The Los Angeles Lakers have gotten off to a solid start this season. Depth issues notwithstanding, the LeBron James/Anthony Davis combo has been as lethal as expected, Kyle Kuzma seems to be rounding into form, and Danny Green has been outstanding.
One rather unexpected development has been the play of Dwight Howard. The much-maligned former superstar is on his fifth team in four years, and it's been much longer than that since he resembled the dominant force he was in the earlier part of the decade. His decision to return to the Lakers, where his downhill slide began all the way back in 2012, was a bit surprising, but given AD's injury history and the fact that Howard could be signed for cheap, the fit made sense, especially once DeMarcus Cousins went down.
The reason Howard has been kicked around the league after an ugly divorce in Houston is reasonably simple--he didn't want to accept that he's no longer The Man. His skillset is a natural fit for the highly-valued role in today's game of a rim-rolling, paint-protecting big man who sets hard pick-and-rolls on every offensive possession. But he just never wanted to do that, insisting on getting his post touches. Add in his well-documented locker room issues, and Howard's presence has been such a net negative there were real questions about if he'd ever play again.
Well, he's flipped the script with a new attitude and a new haircut in Los Angeles so far. He's providing valuable minutes at the five when Javale McGhee needs to rest; an extremely important role in regards to saving lineups featuring AD as center until the playoffs. He sets hard screens, he rolls to the bucket, and he's been giving glimpses of the defender who owned the paint almost a decade ago. His individual numbers aren't wildly impressive (6.8 PPG, 8.2 RPG, 2.3 BPG in 21 MPG), but he's shooting nearly 80 percent from the field and making the most of his limited time.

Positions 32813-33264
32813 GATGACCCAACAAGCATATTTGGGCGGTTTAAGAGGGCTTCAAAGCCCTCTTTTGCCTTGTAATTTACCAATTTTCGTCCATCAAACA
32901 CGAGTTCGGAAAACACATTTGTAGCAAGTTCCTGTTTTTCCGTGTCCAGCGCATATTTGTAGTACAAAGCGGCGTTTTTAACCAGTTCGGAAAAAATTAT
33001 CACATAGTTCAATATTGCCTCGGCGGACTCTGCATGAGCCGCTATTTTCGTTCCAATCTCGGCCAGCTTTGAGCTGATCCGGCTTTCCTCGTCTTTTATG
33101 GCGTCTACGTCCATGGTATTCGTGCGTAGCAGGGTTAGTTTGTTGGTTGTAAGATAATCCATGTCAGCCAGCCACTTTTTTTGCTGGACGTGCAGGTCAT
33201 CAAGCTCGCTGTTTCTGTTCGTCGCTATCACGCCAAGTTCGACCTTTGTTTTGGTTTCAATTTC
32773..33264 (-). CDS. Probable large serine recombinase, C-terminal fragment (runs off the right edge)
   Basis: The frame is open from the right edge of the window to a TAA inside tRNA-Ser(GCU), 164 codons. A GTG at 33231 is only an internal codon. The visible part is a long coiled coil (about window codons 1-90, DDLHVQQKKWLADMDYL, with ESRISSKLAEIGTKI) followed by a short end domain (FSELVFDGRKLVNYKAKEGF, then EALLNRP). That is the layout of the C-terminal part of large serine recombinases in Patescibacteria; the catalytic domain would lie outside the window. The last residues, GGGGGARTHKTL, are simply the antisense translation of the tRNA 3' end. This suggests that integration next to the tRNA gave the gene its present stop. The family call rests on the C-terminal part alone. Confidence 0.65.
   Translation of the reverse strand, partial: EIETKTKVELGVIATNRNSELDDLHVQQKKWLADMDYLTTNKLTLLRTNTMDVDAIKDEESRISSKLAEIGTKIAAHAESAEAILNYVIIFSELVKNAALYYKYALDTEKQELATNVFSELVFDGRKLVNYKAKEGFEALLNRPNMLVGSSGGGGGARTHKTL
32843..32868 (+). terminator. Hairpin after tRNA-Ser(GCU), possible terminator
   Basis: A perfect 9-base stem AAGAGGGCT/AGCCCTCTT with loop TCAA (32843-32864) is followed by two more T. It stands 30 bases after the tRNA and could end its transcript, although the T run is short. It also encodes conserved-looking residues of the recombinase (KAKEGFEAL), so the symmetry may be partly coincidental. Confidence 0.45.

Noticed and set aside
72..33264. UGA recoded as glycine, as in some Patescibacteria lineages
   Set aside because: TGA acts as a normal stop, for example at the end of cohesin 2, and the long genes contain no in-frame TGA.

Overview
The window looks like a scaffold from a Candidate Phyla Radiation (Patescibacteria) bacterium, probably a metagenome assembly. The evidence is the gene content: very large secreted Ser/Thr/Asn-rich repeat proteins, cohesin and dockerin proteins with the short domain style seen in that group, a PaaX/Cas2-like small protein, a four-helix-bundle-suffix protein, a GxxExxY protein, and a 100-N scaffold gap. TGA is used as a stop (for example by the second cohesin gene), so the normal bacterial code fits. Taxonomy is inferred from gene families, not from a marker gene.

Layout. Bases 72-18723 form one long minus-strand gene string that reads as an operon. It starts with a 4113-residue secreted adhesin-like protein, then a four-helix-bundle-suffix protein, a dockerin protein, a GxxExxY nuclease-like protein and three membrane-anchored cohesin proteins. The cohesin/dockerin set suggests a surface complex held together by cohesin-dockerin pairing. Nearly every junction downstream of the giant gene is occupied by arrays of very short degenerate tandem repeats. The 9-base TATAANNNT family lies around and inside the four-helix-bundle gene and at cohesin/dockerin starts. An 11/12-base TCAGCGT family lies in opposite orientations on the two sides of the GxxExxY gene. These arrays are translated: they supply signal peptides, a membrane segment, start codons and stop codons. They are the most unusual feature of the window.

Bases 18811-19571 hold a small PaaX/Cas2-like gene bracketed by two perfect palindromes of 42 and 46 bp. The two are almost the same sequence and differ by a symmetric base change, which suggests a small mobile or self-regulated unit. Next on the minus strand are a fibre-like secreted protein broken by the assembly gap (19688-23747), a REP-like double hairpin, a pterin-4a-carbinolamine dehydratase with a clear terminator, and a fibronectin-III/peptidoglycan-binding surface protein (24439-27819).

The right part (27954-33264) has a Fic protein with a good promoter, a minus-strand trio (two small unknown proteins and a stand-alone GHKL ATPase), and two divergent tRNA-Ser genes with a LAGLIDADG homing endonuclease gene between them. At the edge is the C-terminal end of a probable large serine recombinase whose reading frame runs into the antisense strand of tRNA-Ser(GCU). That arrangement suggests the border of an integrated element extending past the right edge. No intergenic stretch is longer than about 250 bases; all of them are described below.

Howard is 34, and we all know his best days are behind him. But his athleticism hasn't waned too much even after the injuries he's suffered, and his potential as a super-sub center has always been clear, especially with the spacing of today's league. Most importantly, he's been contributing to winning in ways he hasn't for a very long time. There are still a lot of games to play, but so far, Dwight Howard has found new life in Hollywood.